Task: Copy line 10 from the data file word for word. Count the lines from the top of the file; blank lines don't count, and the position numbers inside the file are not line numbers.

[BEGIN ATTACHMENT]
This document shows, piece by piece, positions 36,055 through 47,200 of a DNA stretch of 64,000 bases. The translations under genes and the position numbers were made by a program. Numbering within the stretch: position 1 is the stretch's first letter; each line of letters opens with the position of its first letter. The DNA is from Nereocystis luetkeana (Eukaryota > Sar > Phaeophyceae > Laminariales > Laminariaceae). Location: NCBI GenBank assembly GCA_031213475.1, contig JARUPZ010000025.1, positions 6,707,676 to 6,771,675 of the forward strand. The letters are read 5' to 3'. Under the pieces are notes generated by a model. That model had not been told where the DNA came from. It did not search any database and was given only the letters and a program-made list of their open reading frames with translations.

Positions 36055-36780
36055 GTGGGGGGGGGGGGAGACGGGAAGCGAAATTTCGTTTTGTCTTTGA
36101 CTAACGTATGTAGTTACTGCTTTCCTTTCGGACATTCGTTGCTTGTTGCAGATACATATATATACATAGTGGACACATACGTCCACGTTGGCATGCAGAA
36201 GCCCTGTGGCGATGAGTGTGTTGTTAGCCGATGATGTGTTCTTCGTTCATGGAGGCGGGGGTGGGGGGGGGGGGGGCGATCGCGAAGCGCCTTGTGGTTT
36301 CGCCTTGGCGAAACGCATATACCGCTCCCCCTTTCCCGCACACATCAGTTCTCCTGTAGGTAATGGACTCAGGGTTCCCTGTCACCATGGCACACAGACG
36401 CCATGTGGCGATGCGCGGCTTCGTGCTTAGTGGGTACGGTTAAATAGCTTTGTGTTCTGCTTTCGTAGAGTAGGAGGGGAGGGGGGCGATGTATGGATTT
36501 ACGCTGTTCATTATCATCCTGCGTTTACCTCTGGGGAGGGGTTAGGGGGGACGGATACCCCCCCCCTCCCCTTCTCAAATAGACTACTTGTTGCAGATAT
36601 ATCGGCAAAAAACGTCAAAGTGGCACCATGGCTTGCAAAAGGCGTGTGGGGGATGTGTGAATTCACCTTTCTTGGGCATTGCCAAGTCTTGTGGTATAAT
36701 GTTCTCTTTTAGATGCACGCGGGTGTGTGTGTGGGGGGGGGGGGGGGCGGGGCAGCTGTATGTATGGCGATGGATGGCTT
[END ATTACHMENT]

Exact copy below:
36701 GTTCTCTTTTAGATGCACGCGGGTGTGTGTGTGGGGGGGGGGGGGGGCGGGGCAGCTGTATGTATGGCGATGGATGGCTT